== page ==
But even though Germany’s annual defence expenditures rank amongst the ten
highest globally, compared to the size of its economy (the world’s fourth largest),
it ranges only in the lower average. At around 1.2% of GDP it is also below the
2% target that NATO members aim to reach by 2024.
With the end of the cold war, the importance of defence in Germany’s
government spending declined substantially. This is illustrated by a drop in the
German military budget by more than 30% between 1990 and 2000 (adjusted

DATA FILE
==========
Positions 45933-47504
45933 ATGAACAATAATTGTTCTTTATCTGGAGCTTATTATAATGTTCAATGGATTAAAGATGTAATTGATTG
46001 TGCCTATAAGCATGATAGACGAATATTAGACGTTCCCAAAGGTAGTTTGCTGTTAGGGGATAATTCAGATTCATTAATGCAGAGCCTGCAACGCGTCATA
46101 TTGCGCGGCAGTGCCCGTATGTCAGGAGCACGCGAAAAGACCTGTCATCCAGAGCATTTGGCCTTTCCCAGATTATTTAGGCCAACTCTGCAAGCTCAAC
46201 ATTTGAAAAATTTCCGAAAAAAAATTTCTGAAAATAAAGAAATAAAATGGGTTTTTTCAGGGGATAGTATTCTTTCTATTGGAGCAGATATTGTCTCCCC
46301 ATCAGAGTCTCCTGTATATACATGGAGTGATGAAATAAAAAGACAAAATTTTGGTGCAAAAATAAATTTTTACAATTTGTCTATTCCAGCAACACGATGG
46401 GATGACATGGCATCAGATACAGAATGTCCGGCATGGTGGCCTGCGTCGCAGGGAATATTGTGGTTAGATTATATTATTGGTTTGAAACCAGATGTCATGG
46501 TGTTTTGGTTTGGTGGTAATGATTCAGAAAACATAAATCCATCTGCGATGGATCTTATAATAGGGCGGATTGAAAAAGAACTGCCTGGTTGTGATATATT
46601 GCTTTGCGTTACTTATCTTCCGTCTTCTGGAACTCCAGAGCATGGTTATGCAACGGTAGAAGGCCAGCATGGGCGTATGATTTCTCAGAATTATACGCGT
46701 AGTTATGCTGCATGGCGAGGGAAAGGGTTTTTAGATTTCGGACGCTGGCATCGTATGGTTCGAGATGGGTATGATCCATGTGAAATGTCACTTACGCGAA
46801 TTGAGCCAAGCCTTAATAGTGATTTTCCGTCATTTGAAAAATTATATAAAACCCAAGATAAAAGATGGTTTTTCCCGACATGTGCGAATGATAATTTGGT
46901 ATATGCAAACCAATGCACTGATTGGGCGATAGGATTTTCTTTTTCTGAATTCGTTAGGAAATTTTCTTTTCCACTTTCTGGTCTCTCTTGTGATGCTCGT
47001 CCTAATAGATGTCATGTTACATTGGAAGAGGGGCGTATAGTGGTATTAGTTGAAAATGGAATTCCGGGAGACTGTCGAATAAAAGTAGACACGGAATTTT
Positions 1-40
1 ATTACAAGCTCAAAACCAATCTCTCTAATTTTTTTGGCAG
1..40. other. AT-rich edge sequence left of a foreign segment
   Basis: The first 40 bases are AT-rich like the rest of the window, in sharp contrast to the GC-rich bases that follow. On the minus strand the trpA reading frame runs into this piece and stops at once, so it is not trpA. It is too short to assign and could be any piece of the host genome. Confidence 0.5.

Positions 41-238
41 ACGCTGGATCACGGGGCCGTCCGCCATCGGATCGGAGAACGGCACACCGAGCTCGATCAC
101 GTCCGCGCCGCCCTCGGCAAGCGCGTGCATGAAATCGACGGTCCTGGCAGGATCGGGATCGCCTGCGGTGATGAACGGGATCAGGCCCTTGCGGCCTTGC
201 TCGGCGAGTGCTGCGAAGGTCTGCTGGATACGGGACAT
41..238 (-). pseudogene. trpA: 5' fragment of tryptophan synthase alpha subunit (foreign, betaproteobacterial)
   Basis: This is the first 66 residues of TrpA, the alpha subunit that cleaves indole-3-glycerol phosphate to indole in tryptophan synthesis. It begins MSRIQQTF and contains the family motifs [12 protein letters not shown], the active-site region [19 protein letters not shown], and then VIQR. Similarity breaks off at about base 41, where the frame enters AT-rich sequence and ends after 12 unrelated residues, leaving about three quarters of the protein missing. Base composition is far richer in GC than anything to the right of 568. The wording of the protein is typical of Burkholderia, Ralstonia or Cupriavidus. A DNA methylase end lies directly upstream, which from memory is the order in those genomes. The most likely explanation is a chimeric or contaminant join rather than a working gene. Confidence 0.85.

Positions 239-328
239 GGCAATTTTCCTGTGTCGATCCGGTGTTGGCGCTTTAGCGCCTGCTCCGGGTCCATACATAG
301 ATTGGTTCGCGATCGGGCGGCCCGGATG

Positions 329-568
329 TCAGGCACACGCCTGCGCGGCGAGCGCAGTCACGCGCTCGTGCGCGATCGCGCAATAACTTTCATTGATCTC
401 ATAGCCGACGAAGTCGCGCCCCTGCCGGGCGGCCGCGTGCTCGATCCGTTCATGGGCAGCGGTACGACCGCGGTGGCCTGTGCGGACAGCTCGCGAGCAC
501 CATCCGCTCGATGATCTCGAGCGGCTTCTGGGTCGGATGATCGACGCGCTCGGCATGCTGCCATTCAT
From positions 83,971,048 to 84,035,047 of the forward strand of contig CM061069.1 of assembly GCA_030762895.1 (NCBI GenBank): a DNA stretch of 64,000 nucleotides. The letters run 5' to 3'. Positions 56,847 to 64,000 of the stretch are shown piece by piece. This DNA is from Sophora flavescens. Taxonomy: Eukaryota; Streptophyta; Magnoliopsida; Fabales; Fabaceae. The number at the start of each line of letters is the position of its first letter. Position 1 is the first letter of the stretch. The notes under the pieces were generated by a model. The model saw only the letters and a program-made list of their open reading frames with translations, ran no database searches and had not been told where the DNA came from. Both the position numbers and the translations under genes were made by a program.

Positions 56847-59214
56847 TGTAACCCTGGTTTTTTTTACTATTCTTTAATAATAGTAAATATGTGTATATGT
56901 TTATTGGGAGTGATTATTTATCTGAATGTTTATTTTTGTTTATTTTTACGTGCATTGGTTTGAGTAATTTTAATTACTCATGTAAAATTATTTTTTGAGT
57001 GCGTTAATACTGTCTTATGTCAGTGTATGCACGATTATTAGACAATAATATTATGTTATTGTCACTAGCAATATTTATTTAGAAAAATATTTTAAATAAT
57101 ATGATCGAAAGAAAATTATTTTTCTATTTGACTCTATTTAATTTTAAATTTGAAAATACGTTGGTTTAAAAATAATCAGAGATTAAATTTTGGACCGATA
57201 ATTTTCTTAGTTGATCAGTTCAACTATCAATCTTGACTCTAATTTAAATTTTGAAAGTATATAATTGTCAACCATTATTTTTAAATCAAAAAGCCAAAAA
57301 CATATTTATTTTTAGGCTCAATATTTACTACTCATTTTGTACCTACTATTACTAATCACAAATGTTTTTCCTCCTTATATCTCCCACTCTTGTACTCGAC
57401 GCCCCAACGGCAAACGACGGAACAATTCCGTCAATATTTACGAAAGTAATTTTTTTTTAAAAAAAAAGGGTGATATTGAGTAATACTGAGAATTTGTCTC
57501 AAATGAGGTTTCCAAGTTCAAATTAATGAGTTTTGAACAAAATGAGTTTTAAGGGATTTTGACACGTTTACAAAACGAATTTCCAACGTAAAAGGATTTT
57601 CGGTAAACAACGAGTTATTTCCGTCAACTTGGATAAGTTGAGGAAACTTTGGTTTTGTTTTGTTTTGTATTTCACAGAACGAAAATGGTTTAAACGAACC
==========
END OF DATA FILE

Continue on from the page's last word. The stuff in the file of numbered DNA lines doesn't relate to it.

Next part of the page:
for prices, see chart 2).2 Over the same period, the ratio of defence spending to
GDP halved from more than 2% to just above 1%. In the early 2000s, the
defence budget was raised again in order to account for Germany’s increased
foreign obligations but – adjusted for price – remained far below pre-unification
A major reform of the Bundeswehr (German armed forces) ended military
conscription in 2011. Defence spending stagnated and the number of active
military personnel declined from almost 250,000 to 177,900 in 2017.